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12Ahead Guest Blog: The future of marketing in the connected city

29/01/2015

Guest Post by 12Ahead, the most powerful digital trends platform from The Knowledge Engineers

This week Dax Hamman, from Chango, looks at how windowless planes and solar-powered road panels will enhance our connected cities.

Cities are becoming the ultimate connected ecosystems, with enhanced 4G mobile coverage and cloud computing technology allowing us to stream information from the internet at any time of day.
 

Added to this are countless smart sensors embedded into our physical environments – the cookies of the real world – aggregating huge amounts of sophisticated data on everything from the weather, to consumer shopping patterns.

You might call the first phase in the evolution of the connected city the ‘Minority Report’ stage. If you’ve seen the Tom Cruise movie, you’ll be familiar with the huge digital banner ads it depicts that are able to use data mined from personal devices to deliver personalised messages to people as they pass by. But even at this stage we’re still a long way off from realising the true potential of our cities.

The second phase in the evolution of the connected city is when things will start to get really interesting. By then, technology will have moved forward enough to not just create countless new opportunities for brands to connect with us, but also make our urban environments much more appealing and enjoyable places to live.

A good example of the kind of technology I’m talking about is starting to emerge in the commercial aviation industry. Plane manufacturers have long argued the benefits of building planes without passenger windows. The added structural strength they require pushes up both the cost of building an aircraft and the ticket price as well.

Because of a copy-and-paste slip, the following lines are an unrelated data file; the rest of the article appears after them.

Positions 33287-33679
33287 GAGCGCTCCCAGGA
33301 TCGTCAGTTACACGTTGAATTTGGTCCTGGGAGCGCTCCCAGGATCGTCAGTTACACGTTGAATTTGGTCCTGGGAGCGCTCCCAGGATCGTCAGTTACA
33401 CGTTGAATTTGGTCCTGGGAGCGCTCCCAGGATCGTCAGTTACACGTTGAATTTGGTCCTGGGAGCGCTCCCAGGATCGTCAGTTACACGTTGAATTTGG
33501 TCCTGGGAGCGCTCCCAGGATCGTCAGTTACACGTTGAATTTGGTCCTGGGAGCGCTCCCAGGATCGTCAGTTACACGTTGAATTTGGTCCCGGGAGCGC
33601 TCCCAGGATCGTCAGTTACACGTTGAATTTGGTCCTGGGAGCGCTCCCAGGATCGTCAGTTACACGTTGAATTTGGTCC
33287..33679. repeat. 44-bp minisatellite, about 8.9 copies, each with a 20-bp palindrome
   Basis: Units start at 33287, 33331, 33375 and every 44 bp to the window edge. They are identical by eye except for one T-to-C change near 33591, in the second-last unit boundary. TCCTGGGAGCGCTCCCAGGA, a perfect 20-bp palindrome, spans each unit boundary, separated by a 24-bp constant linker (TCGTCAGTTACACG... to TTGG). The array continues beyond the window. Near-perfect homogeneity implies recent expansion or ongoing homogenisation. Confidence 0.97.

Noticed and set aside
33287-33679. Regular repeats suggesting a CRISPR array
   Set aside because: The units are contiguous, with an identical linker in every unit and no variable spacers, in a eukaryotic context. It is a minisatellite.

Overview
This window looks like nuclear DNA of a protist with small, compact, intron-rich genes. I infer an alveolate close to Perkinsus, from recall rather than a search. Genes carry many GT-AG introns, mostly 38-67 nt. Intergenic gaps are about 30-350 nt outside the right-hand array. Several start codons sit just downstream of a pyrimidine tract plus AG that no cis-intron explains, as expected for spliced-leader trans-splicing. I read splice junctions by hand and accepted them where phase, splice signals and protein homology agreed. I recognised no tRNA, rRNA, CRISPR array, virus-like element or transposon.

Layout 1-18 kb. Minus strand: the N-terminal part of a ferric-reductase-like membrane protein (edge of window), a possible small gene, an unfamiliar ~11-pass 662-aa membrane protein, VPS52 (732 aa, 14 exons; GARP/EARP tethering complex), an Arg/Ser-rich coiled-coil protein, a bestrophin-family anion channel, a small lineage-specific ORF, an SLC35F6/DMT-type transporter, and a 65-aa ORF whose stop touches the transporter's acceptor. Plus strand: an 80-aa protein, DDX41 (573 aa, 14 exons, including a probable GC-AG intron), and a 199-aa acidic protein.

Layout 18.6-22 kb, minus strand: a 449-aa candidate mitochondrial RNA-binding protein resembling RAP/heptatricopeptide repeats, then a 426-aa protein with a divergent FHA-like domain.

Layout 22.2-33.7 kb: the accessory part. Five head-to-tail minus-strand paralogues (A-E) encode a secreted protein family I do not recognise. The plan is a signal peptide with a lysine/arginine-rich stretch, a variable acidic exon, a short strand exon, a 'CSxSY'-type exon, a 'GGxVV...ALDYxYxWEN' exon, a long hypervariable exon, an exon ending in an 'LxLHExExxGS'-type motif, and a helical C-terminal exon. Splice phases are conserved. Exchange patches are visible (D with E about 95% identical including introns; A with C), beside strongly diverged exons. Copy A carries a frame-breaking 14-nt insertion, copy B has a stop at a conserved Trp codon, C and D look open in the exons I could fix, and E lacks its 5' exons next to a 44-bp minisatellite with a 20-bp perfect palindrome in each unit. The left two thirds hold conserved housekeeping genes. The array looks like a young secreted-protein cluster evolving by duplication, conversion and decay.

One alternative some aviation manufacturers are advocating is replacing the passenger windows with full-length screens that can broadcast anything the passenger wants. You can easily see this technology making its way into train carriages, where instead of staring into a brick wall within a dark tunnel, you could be looking at a forest passing by or anything else our imaginations can come up with. This could create huge opportunities for branded carriages or targeted video advertising.

Even the roads and paving under our feet might begin to interact with us as the second phase unfolds. Solar Roadways, a start-up in the US is already developing solar-powered road panels with in-built electronics and sensors. As smart roads evolve, we could see shops able to instantly create a pair of trainers (with help from a 3D printer) that a passing shopper has been browsing on their smartphone and exactly match their shoe size.

The third phase will be even more enjoyable for city dwellers, as augmented and virtual reality starts to come into play. Brands will have a unique opportunity at this stage to drive people’s experiences to even more immersive levels.

For example, one technology start up, Feonic, has cleverly designed a device that can turn any glass surface into a speaker, so shop windows or coffee tables can transmit sound adding a new layer of audio stimulation to advertising. Also, there are contact lenses being developed* that display augmented reality imaging. The lenses are integrated with sophisticated circuitry, LEDs and an antenna for wireless communication.

With all these changes in our cities, legitimate concerns will begin to emerge, not least that brands will be over-eager to take advantage of the new advertising inventory created by a connected city and consumers risk being bombarded. For a dystopian picture of where this could take mankind, just look to Tokyo. Anyone who’s been to the city will be aware of the aggressive billboard ads you see everywhere, many of which come with the added irritation of audio. Imagine this backed up by real-time data taken from mobile devices and the scenario would be enough to drive anyone to distraction.

But if we learn the lessons digital marketers are already teaching us, connected cities don’t have to become such blunt instruments for brands. Programmatic technology is already able to prevent people being targeted with endless ads for products they’re either not interested in or they’ve bought already. Instead, they receive a much smaller volume of relevant messages, at the right time and in the right place.

Increasingly, the merging of the digital and physical worlds is becoming a reality, and we need to ensure our urban environments don’t become a marketing nightmare for the people who live and work in them. Programmatic technology will be vital in making sure this doesn’t happen.

 

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